I have always lived by “put it in writing” all my work life.  I am a firm believer of the many benefits of putting everything in writing and I try to teach it to as many people as I can.

This “putting in writing” can also be used for almost anything else.  Here are some general benefits (only some) of “putting in writing”:

1. Everything is better understood between parties involved.  There are lots of people types who need something visual to improve their understanding.
2. Everyone can read to review and correct anything misunderstood.  This will ensure that all parties concerned confirm the details of the agreements as correct.  This is further enhanced by having all parties involved sign off on a hard copy or confirm via reply email.
3. Everything has a proof.  Not to belittle the element of trust among parties involved, it is always safest to have tangible proof of what was agreed on.
4. There will be a document to refer to at any time by any one who needs clarification.
5. The documentation can be useful historical data for any future endeavor.  It provides inputs for better decisions on related situations in the future.
6. This can also be compiled and used to teach future new team members.  “Learn from the past” it is said.

There are many more benefits.  Mr. Schneider is very correct about his call to “put it in writing”.




Sandy Montalbano


Consultant, Reshoring Initiative

Posted on: Aug, 24 2016

U.S. companies are reshoring and foreign companies are investing in U.S. locations to be in close proximity to the U.S. market for customer responsiveness, flexibility, quality control, and for the positive branding of “Made in USA”.

Reshoring including FDI balanced offshoring in 2015 as it did in 2014. In comparison, in 2000-2007 the U.S. lost net about 200,000 manufacturing jobs per year to offshoring. That is huge progress to celebrate!

The Reshoring Initiative Can Help. In order to help companies decide objectively to reshore manufacturing back to the U.S. or offshore, the nonprofit Reshoring Initiative’s free Total Cost of Ownership Estimator can help corporations calculate the real P&L impact of reshoring or offshoring. http://www.reshorenow.org/TCO_Estimator.cfm




Robert


Transportation Manager, N/A

Posted on: Aug, 30 2016

 Good article!  I am sending this to my colleagues who work with me.  We have to keep this in mind.  Thanks!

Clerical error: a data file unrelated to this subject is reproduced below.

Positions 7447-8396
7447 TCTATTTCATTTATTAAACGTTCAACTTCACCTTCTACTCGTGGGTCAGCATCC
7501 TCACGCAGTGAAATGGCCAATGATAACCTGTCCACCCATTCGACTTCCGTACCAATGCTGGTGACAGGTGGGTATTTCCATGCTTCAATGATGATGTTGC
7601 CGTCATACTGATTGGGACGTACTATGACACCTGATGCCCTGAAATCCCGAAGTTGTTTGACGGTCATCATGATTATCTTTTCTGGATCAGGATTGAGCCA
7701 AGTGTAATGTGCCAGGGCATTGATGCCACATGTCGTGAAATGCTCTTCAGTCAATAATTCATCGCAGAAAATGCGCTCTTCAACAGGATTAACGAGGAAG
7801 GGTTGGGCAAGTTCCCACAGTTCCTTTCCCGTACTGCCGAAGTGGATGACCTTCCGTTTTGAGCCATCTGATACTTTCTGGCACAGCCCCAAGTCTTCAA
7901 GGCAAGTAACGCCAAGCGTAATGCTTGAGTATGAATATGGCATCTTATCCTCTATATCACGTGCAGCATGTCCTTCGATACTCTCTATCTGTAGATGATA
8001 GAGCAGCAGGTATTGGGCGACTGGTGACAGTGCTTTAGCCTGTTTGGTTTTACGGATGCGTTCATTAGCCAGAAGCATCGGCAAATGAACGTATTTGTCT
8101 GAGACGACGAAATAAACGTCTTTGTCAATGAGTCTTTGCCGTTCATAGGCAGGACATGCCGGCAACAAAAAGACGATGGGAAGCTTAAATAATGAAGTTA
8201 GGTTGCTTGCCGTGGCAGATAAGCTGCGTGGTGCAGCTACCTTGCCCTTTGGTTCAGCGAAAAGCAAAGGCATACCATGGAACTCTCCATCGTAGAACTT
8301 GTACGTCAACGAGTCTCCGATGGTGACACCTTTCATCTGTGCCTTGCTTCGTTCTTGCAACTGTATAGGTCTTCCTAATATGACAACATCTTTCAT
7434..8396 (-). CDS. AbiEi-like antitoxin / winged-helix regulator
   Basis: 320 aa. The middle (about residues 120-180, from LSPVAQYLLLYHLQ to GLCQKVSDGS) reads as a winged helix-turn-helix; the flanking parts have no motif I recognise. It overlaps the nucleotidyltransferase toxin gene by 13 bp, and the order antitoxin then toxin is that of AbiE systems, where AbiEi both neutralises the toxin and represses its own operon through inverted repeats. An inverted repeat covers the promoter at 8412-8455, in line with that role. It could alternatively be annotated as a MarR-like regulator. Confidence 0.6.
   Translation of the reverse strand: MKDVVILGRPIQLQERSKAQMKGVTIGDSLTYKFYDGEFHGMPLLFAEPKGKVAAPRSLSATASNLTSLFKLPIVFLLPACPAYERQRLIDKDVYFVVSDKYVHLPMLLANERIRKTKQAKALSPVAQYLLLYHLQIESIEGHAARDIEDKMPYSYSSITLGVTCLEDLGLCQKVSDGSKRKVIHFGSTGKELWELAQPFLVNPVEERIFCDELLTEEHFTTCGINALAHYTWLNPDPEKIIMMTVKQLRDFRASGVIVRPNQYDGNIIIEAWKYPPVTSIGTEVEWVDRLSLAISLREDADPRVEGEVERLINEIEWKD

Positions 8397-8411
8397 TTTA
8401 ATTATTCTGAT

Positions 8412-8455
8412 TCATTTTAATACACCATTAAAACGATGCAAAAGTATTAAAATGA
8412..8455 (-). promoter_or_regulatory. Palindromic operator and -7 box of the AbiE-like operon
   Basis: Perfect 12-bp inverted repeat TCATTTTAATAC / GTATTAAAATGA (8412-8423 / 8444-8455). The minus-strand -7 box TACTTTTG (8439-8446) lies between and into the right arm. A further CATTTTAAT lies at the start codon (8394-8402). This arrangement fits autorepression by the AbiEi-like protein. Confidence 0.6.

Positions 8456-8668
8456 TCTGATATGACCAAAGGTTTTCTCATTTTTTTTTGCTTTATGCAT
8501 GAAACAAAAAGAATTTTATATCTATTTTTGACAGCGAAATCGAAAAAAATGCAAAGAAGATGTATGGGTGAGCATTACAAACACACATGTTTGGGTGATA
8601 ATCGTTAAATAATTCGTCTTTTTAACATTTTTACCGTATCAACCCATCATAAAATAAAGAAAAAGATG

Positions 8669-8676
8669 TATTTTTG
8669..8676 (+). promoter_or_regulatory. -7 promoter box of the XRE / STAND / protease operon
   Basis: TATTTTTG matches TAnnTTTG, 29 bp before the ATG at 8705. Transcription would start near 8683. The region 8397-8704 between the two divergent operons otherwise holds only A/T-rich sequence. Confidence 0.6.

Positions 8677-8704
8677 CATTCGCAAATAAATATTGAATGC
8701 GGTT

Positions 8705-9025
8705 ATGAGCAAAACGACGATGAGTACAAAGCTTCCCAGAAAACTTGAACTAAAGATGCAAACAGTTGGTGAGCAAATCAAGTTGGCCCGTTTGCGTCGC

Ian Jansen


Mr, NHLS

Posted on: Sep, 14 2016

SCM is all about getting the order delivered to the Customer on date/ time requested because happy Customers = Revenue. Using the right tools to do the right job is important and SCM is heavily dependent on sophisticated ERP systems to get right real data info ASP.

I’ve worked in a DC with more than 400,000 line items and measured the Productivity of Pickers by how many “picks” per day.

I’ve learned that one doesn’t have to remind Germany about your EDI orders.




Don Benson


Partner, Warehouse Coach

Posted on: Sep, 15 2016

Challenge – to build and sustain effective relationships at the level of the organizations that are responsible for effectively coordinating and colaborating in an otherwise highly competitive environment 




Jade


Admin, Fulfillment Logistics UK Ltd

Posted on: Oct, 02 2016

Of course we all need to up our game. We need to move with the , and always be one step ahead of what the future will bring.




Mike Dargis


President of asset-based carrier based in the Midwest, Zip Xpress Inc. (at ZipXpress.net)

Posted on: Oct, 03 2016

Thanks for the article, but I know there’s a lot more to this issue than just the pay rates. Please check out my blogs on the subject at www.zipxpress.net.




Blaine


Inventory Specialist, Syncron

Posted on: Nov, 16 2016

Lora, great article! I agree that companies choose the ‘safe’ solution more often than not. My solution is a bolt-on for legacy ERP’s and we even face challeneges of customer adoption. Most like to play it safe and choose an ERP upgrade, which is more costly, time consuming, and has lower ROI across the board. Would love to learn more about your company, we are always looking for partnerships.

Blaine
blaine.schultz@syncron.com




Bob McIntyre


National Account Executive, DBK Concepts LLC

Posted on: Nov, 21 2016

This is a game changer in GE’s production and prototyping.  It also has huge implications across the GE global supply chain with regard to the management of their support and spare parts network. 




Kai Furmans


Professor, KIT

Posted on: May, 22 2017

I am referencing to the comment that leasing of warehousing equipment (beyond forklift trucks) is a vision for 2030.
Just recently in Europe, such a business model has started, see here: https://next-intralogistics.de/

I am following with a lot of interest, how the business develops.




Stuart Rosenberg


Supply Chain Consultant, First Choice Supply Chain

Posted on: Jun, 05 2017